Vanderbilt’s will provided for donation of his property to the county, with provision that the mansion and grounds be used for a museum for his marine, natural history, and ethnographic collections; the natural history institution was established during 1950. Developing a museum that interprets Vanderbilt’s life, times, and collections, the county constructed a planetarium on the grounds during 1970.
William Vanderbilt’s enclave was constructed in three installments. The first project was the building of a 24-room Spanish revival mansion designed by famed New York architecture firm Warren and Wetmore, the same architects responsible for designing and constructing New York’s Grand Central Terminal, another product of the Vanderbilt family execution. The duration of the three stages lasted from 1910 to 1936, an impressive amount of time.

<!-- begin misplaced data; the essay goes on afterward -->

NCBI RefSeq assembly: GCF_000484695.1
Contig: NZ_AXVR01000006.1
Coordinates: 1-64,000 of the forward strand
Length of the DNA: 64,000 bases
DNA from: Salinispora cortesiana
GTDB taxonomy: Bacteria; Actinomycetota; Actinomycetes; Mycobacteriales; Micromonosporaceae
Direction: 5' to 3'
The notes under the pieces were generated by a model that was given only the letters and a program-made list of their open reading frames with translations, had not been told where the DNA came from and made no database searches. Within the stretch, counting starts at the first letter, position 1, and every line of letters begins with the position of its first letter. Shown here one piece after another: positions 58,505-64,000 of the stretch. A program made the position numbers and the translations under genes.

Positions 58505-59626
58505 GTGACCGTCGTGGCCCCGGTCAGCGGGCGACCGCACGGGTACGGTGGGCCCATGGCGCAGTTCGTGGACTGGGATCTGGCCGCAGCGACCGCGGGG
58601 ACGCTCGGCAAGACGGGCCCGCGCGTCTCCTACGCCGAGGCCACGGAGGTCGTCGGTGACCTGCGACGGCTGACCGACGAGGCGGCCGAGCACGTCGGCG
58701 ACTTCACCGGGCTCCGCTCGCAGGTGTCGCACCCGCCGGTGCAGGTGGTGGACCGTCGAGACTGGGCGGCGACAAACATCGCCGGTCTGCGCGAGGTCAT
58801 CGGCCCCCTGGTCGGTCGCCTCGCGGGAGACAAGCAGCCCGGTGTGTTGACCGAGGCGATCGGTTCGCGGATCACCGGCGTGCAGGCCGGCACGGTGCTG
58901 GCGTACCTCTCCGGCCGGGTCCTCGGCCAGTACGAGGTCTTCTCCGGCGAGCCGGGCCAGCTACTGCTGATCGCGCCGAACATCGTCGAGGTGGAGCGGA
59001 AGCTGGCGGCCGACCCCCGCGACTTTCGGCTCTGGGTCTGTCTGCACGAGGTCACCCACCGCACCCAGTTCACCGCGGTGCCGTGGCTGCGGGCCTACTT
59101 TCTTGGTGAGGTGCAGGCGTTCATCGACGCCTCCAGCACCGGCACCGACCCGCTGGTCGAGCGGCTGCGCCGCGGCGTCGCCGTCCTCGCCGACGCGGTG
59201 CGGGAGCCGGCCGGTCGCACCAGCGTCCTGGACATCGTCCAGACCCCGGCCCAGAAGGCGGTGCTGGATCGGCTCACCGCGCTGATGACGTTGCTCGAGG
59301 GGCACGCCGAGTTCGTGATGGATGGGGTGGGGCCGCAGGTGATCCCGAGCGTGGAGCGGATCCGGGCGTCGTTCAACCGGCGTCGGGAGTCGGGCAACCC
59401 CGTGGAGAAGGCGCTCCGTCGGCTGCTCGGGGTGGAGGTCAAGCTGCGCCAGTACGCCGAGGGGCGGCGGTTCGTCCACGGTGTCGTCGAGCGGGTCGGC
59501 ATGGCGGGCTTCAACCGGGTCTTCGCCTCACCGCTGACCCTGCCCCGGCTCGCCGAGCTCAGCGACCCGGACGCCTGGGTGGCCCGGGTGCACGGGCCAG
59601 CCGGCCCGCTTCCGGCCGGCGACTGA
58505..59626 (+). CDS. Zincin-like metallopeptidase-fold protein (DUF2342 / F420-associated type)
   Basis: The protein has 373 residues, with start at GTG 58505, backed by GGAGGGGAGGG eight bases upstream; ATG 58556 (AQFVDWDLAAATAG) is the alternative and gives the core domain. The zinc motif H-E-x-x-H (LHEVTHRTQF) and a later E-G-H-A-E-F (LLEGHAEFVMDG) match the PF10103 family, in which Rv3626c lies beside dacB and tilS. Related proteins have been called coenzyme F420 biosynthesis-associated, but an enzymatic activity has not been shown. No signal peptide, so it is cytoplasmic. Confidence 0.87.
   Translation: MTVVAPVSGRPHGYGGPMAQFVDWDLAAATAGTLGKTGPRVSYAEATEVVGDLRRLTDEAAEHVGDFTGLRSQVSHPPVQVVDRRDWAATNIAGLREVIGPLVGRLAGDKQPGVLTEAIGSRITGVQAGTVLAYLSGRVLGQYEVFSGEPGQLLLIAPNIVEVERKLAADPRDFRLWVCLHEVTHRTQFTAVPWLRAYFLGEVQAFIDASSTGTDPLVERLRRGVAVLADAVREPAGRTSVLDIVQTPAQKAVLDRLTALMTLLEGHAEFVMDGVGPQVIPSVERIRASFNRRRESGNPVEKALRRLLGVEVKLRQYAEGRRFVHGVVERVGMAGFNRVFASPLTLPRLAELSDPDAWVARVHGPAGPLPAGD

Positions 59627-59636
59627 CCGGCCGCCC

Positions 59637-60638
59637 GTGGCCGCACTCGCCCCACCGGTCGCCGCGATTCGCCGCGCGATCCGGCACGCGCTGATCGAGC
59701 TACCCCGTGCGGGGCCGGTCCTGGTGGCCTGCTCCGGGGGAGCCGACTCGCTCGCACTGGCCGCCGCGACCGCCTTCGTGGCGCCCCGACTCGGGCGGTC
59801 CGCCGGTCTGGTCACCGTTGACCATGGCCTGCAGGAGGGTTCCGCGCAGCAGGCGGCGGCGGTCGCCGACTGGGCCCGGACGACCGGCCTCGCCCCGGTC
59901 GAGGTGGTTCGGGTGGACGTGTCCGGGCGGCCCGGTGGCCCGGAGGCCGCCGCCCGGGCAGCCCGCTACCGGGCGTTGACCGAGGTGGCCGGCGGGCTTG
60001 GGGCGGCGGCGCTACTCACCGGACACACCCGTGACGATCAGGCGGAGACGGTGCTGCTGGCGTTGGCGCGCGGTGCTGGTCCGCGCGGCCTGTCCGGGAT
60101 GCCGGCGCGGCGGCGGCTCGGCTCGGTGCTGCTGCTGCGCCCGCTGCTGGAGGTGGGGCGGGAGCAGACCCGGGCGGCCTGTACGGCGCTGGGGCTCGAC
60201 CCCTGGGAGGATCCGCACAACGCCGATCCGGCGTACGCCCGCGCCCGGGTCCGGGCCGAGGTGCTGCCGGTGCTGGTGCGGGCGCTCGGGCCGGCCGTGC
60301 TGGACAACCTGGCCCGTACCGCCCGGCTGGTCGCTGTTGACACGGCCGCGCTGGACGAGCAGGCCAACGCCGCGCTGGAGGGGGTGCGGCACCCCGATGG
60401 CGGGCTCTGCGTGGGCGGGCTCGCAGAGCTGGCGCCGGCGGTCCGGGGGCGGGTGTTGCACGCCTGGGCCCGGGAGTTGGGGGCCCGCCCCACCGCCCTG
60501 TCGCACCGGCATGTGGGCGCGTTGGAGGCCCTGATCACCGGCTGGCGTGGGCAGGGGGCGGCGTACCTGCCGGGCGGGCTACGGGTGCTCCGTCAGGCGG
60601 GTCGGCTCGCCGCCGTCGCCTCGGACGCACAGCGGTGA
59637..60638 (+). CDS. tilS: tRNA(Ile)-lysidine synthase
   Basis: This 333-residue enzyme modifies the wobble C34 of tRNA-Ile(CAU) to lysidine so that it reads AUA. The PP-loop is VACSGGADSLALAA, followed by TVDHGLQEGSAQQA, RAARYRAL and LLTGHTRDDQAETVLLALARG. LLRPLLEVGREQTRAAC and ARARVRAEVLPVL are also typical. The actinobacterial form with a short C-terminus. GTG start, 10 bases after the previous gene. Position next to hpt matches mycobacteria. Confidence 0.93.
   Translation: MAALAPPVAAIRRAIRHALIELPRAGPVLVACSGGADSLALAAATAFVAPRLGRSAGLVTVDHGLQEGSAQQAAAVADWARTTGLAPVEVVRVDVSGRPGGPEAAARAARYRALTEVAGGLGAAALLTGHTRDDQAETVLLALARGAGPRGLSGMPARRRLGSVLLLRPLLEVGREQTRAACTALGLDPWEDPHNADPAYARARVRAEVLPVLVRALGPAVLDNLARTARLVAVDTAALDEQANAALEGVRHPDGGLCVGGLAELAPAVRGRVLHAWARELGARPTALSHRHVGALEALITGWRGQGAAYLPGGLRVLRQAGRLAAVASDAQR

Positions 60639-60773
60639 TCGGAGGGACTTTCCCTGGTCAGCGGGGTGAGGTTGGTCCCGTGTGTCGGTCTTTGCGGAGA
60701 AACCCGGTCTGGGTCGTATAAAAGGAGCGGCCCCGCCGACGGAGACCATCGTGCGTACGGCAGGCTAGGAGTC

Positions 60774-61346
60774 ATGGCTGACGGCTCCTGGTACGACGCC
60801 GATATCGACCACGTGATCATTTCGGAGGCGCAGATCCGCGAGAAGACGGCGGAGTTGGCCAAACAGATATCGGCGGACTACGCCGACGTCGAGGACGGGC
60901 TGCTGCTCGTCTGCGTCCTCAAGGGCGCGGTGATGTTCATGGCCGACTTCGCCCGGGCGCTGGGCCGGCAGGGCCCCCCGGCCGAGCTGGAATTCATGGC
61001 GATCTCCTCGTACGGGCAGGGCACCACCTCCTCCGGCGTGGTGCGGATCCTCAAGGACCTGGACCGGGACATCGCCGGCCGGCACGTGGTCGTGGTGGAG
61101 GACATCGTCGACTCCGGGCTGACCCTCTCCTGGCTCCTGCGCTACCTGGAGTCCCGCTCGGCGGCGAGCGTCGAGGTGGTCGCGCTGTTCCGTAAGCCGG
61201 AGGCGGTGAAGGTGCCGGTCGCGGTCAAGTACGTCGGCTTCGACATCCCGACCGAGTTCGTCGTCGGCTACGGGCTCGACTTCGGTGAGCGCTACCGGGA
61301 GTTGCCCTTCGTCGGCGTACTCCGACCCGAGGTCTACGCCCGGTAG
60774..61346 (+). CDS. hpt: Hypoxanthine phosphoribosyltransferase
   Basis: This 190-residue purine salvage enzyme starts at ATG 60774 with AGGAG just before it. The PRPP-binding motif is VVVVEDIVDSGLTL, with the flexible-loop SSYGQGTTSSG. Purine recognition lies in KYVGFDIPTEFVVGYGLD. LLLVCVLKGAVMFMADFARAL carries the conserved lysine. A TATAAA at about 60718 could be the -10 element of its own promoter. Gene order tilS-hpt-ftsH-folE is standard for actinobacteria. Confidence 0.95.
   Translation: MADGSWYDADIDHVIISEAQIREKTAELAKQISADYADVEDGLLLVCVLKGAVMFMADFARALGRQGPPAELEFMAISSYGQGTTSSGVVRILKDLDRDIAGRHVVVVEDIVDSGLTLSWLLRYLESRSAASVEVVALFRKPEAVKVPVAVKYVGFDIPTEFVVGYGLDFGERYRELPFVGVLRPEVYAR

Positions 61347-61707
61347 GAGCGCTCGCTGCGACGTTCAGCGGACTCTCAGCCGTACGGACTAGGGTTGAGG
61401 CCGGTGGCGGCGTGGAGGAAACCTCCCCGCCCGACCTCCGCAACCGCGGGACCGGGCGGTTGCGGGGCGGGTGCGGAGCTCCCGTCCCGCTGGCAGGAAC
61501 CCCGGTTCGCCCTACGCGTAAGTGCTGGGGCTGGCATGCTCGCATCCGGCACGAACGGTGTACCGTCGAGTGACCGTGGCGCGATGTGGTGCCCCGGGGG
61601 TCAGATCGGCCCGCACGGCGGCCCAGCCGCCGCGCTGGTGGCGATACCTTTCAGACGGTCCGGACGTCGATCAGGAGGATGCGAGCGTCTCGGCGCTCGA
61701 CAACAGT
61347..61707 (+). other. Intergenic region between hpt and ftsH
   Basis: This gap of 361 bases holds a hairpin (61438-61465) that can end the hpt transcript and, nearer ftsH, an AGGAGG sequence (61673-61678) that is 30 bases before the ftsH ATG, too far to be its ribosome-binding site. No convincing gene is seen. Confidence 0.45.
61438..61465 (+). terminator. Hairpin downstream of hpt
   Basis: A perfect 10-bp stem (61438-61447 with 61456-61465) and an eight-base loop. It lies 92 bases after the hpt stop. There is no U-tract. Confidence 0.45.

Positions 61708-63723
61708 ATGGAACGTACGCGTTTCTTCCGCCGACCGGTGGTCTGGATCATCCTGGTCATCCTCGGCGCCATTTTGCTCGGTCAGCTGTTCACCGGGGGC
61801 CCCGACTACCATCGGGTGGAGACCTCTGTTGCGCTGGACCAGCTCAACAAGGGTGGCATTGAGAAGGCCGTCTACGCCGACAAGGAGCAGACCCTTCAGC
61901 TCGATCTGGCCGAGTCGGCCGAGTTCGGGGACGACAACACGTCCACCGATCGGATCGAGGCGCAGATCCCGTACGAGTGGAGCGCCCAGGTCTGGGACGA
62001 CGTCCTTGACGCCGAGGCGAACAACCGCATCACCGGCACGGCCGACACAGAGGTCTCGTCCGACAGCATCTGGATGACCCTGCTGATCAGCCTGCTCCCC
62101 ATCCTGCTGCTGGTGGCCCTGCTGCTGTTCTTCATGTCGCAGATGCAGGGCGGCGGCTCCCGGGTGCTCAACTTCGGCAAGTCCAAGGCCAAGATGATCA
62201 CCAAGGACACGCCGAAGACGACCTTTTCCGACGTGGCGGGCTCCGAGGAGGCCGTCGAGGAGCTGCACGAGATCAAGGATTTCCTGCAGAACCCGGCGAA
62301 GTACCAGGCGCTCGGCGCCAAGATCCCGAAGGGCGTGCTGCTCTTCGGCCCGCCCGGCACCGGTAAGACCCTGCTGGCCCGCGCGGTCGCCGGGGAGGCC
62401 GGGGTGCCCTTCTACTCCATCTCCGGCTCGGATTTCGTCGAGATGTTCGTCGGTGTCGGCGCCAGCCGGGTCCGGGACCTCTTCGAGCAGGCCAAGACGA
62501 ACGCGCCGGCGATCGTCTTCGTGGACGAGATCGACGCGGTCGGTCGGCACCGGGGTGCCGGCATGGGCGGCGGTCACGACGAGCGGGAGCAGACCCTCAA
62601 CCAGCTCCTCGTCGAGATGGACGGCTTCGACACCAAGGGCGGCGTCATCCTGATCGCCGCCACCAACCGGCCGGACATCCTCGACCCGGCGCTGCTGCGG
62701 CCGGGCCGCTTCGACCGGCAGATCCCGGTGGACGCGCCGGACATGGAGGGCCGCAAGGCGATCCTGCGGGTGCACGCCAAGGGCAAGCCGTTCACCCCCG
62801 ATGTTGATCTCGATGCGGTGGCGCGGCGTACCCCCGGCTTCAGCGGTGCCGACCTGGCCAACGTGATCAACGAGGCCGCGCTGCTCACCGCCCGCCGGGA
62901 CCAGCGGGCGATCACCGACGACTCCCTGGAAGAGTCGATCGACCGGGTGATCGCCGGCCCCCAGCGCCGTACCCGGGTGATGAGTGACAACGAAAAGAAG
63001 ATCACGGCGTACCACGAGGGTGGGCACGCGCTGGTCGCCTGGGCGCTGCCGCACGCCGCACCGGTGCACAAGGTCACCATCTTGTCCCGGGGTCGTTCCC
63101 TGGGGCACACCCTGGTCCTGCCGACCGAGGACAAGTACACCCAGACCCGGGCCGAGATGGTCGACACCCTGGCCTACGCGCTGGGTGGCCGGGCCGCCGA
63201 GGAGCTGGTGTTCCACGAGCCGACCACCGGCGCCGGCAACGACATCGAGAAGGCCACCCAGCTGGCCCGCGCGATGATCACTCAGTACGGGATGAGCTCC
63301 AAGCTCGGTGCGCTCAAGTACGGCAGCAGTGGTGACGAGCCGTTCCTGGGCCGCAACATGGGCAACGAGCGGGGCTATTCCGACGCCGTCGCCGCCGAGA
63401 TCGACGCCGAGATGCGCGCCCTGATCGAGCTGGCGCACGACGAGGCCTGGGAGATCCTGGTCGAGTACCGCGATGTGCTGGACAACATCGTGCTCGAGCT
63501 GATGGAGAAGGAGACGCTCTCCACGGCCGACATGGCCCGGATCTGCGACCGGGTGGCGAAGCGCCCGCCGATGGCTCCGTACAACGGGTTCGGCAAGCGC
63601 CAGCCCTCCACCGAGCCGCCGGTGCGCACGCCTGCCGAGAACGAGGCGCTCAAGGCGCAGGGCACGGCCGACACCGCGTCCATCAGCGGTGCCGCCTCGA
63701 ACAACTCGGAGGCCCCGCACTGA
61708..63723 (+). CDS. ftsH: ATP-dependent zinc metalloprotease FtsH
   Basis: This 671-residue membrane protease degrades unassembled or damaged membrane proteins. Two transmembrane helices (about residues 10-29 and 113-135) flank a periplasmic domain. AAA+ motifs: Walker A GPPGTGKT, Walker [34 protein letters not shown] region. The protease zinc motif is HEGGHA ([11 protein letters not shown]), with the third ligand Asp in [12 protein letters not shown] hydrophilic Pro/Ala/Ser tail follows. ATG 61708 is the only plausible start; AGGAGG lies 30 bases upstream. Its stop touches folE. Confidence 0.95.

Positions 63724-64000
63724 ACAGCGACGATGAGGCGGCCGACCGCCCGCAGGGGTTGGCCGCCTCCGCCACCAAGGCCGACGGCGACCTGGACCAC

The museum complex, operated by Suffolk County, includes the mansion with furnishings and fine art, a marine museum with marine and natural history specimens (butterflies, birds, shells, mammals and fish), a curator’s cottage, a seaplane hangar, a boathouse, gardens, and a collection of ethnographic objects (firearms and swords, ship models, and European, Asian and African objects). The museum was listed on the National Register of Historic Places on September 26, 1985.